As many large companies use Net Promoter® Score (NPS) to evaluate their customer loyalty, Temkin Group measured the NPS of 315 companies across 20 industries. With an NPS of 68, USAA’s insurance business earned the highest score in the study for the fourth year in a row. Four other companies also earned an NPS of 60 or higher: Cadillac, USAA’s banking business, Apple, and USAA’s credit card business. In addition to earning some of the top scores, USAA’s banking, credit card, and insurance businesses also all outpaced their respective industries’ averages by more than any other company. Comcast, meanwhile, earned the lowest NPS for the second year in a row, coming in just below Time Warner Cable, Cox Communications, and McDonalds. And while all 20 industries increased their average NPS from last year, utilities enjoyed the biggest improvement in its score. Out of all the companies, US Airways’s and Advantage Rent-A-Car’s scores improved the most, whereas TriCare’s and Lexus’s scores declined the most. On average across the industries, the youngest consumers gave companies the lowest NPS, while 35- to 44-year-olds gave them the highest NPS.

See the NPS Benchmark Studies from 2012, 20132014, and 2015.

Here’s a list of companies included in this study (.pdf).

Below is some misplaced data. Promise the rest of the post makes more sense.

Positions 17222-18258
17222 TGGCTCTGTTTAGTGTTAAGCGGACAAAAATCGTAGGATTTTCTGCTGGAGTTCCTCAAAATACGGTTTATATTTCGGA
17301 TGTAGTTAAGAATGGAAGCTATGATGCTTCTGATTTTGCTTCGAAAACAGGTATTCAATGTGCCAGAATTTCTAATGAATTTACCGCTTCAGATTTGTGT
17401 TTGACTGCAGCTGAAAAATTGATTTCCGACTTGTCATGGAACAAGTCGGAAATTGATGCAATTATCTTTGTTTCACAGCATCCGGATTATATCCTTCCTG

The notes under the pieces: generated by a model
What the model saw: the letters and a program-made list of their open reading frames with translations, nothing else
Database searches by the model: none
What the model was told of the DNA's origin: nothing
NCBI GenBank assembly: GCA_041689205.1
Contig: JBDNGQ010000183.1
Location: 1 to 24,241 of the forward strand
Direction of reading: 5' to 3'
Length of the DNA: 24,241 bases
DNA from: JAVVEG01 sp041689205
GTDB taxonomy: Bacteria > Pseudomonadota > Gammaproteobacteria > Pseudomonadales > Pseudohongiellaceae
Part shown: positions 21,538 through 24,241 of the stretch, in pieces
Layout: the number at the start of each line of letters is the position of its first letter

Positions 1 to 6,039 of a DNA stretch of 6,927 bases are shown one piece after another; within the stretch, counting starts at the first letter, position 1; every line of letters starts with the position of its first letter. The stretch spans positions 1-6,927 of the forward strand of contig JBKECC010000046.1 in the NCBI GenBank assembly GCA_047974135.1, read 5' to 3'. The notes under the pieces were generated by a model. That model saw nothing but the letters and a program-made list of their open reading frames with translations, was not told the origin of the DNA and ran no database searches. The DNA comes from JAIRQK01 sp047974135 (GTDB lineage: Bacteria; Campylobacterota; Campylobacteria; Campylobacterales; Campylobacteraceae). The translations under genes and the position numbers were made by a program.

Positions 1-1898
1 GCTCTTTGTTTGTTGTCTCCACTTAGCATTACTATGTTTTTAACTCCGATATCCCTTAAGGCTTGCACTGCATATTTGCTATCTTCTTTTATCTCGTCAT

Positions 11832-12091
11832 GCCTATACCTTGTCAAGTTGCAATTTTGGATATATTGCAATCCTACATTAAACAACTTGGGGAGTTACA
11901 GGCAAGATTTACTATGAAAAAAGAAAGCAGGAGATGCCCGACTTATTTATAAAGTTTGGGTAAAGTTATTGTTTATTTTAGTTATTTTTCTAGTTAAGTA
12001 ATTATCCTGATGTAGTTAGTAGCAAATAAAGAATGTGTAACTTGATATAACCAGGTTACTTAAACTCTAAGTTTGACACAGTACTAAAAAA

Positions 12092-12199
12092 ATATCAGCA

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Here are the NPS scores across 20 industries:
1610_rangeofindustrynps

Here are some other highlights of the research:

  • Five industries toped the list with an average NPS of 40 or more: auto dealers, software, investments, computers & tablets, and appliances.
  • The bottom scoring industries are TV service providers, Internet service providers, and health plans.
  • USAA’s insurance, banking, and credit card businesses earned NPS levels that are 30 or more points above their industry averages. Five other firms are 20 or more points above their peers: com, credit unions, Chick-fil-A, Apple, and Trader Joe’s.
  • Five companies fell 25 or more points below their industry averages: RadioShack, Motel 6, eMachines, McDonalds, and Days Inn.
  • US Airway’s NPS increased by 31 points between 2015 and 2016, the largest increase of any company. Eight other companies improved by 25 or more points: Fifth Third, 21st Century, Fujitsu, DHL, MetLife, HSBC, Commonwealth Edison, PSE&G, and Hannaford.
  • TriCare, Lexus, Mercedes-Benz, Baskin Robins, and Nordstrom had double-digit declines in NPS between 2015 and 2016.